Competition time! Counting down to National Breastfeeding week

Back in April it was cloth nappies, and next week it’s breastfeeding – two things that I am so glad we do as a family and therefore would like to raise awareness of, particularly during the weeks when they are made prominent nationally. That’s why I’m taking part in the Keep Britain Breastfeeding scavenger hunt next week, along with lots of other bloggers and companies who are interested in breastfeeding, for National Breastfeeding week.

Each day next week there will be lots of posts published on a particular theme of breastfeeding (e.g. what’s so good about breastfeeding?, breastfeeding beyond the first year). The idea is that as people read these posts, they find the hunt logo on the various websites and can then enter competitions, both small ones and the larger main competition to win a big goody bag of all sorts of breastfeeding-related and general baby stuff – I heard recently that the total value of all the prizes for the hunt is now over £1000!

Through all this reading, the aim of the hunt is to raise awareness of breastfeeding, to get accurate information out there based on real people’s experiences of breastfeeding, and to try and dispel some breastfeeding myths. I try not to take it for granted that I was in the right place at the right time to get fantastic support from knowledgeable people when I was struggling to breastfeed Andrew, and I know that had we lived somewhere different, I may well not have been here writing these posts.

Last year I took part in the hunt and had a lot of fun reading others’ posts about their experiences and entering the competitions. You can read the posts I wrote here…

What’s so good about breastfeeding?

Mum-to-mum sharing: at-breast supplementation

Breastfeeding support: accurate info, practical help, listening ears

Small steps add up to a long breastfeeding journey

This year I will be writing again about what’s so good about breastfeeding, the importance of good support, and breastfeeding beyond the first year – I feel these are the closest things to my heart when it comes to breastfeeding. I’ll try not to repeat myself too much for those who have already read these posts. So if you’re interested, watch this space!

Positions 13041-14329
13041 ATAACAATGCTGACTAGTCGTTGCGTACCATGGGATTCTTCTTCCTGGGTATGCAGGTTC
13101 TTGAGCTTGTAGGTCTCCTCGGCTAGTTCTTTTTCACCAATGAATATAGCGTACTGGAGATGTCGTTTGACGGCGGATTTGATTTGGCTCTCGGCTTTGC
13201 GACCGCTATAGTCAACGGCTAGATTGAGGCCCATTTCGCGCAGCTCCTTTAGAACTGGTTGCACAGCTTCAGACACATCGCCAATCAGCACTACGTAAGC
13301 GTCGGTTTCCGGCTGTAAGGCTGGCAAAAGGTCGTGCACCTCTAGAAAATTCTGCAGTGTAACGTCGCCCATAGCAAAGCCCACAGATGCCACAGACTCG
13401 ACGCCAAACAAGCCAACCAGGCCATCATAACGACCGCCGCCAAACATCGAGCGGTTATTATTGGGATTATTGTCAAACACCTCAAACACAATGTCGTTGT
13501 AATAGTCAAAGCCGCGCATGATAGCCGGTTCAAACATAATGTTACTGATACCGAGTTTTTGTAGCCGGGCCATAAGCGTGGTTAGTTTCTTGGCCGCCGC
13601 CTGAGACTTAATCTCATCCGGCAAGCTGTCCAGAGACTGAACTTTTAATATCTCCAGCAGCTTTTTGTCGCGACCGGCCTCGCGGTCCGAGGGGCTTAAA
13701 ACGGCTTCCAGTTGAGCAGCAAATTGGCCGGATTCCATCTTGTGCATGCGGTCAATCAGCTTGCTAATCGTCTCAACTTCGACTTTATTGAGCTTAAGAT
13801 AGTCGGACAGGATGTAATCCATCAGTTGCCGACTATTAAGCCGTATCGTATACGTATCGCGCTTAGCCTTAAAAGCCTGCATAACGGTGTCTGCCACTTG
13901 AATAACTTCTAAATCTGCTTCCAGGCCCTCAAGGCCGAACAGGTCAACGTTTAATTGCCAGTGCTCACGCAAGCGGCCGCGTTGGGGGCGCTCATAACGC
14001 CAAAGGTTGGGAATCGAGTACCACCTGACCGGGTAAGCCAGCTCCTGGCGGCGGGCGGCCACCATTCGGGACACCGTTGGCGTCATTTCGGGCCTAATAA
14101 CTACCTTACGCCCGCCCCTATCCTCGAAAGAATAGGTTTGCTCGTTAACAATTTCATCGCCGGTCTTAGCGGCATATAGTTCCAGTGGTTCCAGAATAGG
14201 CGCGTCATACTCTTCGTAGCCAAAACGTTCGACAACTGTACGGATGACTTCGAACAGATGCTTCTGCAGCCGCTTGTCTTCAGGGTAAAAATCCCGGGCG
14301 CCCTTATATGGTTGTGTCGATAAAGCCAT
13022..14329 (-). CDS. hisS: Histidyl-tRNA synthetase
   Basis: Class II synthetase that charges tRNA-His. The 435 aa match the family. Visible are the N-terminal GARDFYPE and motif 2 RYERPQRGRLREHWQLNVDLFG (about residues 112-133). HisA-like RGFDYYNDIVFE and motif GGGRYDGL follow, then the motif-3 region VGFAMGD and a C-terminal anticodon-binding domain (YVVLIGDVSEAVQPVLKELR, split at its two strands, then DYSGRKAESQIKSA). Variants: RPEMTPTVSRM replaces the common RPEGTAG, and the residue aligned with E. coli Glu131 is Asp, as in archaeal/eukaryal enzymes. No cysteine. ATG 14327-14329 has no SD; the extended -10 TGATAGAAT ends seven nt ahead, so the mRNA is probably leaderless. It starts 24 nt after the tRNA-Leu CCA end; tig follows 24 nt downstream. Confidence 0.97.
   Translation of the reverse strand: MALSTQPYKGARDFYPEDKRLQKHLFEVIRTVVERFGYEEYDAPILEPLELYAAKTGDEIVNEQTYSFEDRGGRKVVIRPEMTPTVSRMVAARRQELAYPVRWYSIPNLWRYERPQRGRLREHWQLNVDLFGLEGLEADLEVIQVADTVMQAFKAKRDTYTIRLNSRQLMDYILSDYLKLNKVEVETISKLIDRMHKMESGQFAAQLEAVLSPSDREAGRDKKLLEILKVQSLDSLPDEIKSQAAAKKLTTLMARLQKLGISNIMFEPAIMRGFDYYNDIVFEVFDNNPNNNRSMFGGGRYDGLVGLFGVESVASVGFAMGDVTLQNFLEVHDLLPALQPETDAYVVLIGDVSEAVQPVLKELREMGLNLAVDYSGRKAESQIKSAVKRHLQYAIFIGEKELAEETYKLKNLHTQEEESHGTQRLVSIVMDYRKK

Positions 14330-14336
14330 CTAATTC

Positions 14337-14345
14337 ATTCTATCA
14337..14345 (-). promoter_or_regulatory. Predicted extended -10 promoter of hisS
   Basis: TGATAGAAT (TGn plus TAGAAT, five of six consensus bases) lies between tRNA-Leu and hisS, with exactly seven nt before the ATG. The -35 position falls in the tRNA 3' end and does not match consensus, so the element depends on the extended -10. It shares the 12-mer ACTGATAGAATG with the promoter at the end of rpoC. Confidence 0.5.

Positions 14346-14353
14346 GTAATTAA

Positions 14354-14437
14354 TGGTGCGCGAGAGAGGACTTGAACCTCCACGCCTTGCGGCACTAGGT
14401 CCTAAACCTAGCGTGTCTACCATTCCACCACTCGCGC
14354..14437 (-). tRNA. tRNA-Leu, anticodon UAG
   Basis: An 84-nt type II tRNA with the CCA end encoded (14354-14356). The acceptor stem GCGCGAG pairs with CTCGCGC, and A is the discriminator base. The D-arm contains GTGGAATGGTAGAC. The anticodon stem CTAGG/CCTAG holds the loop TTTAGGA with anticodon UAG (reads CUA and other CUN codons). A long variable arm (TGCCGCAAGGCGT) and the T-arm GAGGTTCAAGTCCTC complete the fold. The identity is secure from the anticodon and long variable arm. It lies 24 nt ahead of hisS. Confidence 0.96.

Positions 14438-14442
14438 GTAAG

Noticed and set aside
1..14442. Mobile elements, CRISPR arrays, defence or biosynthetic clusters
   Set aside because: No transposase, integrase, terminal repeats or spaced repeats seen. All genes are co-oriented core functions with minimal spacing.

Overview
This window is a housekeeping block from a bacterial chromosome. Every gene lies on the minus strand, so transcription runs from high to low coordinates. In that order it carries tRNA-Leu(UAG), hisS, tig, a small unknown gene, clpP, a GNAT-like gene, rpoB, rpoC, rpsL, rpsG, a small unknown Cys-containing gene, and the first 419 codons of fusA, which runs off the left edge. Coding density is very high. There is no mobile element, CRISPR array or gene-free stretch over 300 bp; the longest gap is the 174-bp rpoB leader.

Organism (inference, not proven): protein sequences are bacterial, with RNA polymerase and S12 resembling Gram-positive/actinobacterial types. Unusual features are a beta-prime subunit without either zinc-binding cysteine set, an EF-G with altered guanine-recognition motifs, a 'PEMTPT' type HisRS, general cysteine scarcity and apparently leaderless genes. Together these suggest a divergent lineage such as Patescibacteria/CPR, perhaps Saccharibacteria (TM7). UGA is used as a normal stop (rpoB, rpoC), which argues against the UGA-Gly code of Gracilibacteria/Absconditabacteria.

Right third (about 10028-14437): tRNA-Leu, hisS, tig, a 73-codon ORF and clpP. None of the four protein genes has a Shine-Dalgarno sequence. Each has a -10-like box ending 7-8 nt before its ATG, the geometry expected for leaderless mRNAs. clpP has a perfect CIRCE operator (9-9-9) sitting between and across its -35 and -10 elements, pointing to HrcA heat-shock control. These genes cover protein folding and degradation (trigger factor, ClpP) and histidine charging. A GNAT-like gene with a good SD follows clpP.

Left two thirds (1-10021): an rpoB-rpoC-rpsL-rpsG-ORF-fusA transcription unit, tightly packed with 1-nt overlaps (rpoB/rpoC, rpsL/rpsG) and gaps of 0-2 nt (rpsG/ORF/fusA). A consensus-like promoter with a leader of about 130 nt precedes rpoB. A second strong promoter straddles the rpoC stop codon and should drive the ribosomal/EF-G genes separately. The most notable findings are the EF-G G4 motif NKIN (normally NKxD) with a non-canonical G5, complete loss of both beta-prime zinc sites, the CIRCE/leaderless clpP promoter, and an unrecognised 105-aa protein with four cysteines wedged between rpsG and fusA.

To get us in the mood for the upcoming fun, the lovely people at Breastvest have offered both a discount code for this week, the week before the hunt begins, and a prize for me to give away. There aren’t many products that I feel I really need as a breastfeeding mum, though of course it’s sometimes nice to be bought gifts that you wouldn’t otherwise buy yourself if you can make use of them. But one thing I did do for clothing in the early weeks of breastfeeding was wear a vest underneath a flowy top, as I found it worked well to pull the vest down and lift the top up, so not revealing much of me at all (more concern over the post-baby tummy than my chest region actually!) I happened to have some vests that I’d got quite a while before having kids that had extendable straps, but even these were sometimes a squeeze to pull the vest down and not lose its shape after a while. But the Breastvest is a clever design, made with extra long straps that make breastfeeding like I do (or at least did until the weather got warmer and my boys have fed less and less when we’re out) much easier.

A Breastvest in action

Here are a couple of ways that you could get your hands on a Breastvest… If you enter the competition below, you are in with a chance of winning one of these clever vests in your colour and size of choice. Or if you don’t fancy the wait until the end of the competition, why not head over to their website right now, choose a colour and size, and enter BSH25 at the checkout to get a 25% discount on your order. This discount is valid from 12.01am on Monday 17th June 2013 to midnight on Sunday 23rd June 2013. You can keep up to date with their future offers by following them on Facebook and/or Twitter.